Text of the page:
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(Updates with debt sale in second paragraph.)
Nov. 9 (Bloomberg) -- Egypt accepted bids for 6.2 billion Egyptian pounds ($1.3 billion) in repurchase contracts, compared with 9.8 billion pounds in the last sale, as local investors needed less funding.
The contracts, or repos, allow government security holders to sell them back to the central bank to access funds for a week at 9.25 percent, according to central bank data on Bloomberg. Egypt raised 1 billion pounds out of a planned 7.5 billion pounds at a sale of three-, five- and seven-year bonds on Nov. 3 because investors demanded high yields. There were no debt sales this week because of a public holiday.
The repurchase facility was started in March to ease pressure on local banks, which became the primary investors in government securities after foreign investors withdrew amid the uprising that ousted Hosni Mubarak as president. The interest rate on repo contracts hasn’t changed since the start.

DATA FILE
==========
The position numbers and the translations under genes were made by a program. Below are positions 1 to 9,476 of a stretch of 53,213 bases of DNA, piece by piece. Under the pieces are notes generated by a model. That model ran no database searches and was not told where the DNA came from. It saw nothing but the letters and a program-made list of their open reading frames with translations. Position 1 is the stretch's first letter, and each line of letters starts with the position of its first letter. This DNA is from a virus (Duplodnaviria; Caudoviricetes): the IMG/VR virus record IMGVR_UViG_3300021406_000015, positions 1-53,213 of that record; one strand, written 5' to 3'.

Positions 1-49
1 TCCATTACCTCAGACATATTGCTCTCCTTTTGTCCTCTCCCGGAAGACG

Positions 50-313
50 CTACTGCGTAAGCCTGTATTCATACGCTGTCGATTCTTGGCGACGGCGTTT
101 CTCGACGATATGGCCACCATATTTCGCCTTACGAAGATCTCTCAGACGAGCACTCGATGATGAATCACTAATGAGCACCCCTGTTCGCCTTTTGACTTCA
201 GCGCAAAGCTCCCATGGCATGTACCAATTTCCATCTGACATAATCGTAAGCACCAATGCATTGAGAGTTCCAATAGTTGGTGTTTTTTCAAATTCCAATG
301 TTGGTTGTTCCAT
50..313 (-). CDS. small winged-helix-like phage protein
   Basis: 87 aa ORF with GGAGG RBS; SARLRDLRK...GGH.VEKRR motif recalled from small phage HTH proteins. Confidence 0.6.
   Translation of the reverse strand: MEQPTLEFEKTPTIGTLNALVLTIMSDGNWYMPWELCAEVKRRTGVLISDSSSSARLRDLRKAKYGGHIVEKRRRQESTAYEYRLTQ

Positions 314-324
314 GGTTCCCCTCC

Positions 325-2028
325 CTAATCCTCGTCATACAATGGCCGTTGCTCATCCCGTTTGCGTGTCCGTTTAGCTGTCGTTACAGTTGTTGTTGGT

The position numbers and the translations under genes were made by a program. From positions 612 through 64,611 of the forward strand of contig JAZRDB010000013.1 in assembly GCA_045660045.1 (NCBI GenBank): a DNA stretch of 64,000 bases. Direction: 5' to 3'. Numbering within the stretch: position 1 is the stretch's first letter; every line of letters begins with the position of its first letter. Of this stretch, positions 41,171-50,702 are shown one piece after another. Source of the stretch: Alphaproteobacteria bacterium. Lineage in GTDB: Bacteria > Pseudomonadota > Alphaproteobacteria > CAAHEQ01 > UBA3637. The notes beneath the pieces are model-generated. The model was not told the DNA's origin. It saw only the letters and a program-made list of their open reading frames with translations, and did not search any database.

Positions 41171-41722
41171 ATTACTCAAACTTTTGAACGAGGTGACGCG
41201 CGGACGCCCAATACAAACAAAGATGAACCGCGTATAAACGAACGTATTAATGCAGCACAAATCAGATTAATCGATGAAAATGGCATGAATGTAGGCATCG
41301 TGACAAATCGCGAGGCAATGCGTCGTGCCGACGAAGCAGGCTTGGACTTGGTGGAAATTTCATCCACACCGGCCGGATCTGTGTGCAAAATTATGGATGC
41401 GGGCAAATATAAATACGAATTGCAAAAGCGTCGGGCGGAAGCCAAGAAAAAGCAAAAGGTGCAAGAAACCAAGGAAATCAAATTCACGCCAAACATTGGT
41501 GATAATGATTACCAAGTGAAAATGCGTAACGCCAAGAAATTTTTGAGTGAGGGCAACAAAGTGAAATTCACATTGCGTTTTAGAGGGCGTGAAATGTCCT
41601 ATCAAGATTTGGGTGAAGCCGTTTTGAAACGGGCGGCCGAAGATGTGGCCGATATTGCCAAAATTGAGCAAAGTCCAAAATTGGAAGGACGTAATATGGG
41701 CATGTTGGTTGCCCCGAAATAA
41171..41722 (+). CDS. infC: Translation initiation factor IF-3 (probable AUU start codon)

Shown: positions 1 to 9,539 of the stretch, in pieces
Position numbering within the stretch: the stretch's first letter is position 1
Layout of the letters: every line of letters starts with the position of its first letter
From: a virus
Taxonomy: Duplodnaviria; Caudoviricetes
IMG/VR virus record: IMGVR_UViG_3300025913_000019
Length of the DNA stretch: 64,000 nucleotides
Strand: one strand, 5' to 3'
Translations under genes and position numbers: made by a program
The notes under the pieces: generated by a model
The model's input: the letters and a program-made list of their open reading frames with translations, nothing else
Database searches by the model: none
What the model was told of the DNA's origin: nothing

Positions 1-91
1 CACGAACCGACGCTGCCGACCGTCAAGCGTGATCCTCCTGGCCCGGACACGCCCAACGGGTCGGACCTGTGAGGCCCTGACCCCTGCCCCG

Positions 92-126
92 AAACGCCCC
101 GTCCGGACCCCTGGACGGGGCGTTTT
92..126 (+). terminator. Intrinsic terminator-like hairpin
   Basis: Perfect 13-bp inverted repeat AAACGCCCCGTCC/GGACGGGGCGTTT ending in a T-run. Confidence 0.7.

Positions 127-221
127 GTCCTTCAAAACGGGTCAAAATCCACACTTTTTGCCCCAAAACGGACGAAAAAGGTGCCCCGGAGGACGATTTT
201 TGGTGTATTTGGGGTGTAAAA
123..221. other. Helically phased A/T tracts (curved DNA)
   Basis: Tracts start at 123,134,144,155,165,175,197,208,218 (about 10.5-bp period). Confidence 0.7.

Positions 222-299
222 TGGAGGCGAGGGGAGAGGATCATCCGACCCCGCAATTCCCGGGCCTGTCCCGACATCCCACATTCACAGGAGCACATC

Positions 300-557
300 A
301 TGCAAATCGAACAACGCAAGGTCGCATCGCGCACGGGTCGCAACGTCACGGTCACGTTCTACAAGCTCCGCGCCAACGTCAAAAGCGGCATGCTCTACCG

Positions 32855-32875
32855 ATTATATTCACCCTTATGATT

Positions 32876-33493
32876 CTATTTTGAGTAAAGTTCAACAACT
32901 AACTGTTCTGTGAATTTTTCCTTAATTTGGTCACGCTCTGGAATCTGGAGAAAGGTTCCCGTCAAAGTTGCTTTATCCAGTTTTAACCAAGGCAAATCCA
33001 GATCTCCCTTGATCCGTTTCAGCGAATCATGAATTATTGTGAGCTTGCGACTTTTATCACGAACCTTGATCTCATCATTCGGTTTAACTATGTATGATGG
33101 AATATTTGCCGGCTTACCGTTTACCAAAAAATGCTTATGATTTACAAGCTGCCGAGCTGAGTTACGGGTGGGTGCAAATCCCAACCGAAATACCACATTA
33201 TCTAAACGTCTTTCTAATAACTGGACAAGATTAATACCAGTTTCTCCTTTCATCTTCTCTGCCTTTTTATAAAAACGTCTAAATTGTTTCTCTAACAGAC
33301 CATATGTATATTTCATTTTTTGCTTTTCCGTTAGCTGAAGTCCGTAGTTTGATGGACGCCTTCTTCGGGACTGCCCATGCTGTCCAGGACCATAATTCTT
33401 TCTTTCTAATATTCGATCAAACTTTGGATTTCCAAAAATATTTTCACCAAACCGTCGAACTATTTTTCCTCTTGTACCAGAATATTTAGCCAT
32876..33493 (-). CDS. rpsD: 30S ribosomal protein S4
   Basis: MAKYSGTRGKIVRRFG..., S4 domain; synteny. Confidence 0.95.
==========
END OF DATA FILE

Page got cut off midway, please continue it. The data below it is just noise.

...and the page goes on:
Egypt’s 5.75 percent 10-year dollar bond due April 2020 advanced, sending the yield five basis points, or 0.05 basis points, lower to 5.82 percent at 3:40 p.m. in Cairo. The pound was unchanged at 5.968 per dollar.
The country’s five-year credit default risk rose for a third day, advancing eight basis points to 449, the highest level on a closing basis in almost three weeks, according to CMA. The data provider is owned by CME Group Inc. and compiles prices quoted by dealers in the privately negotiated market.
--Editors: Peter Branton, Stephen Kirkland
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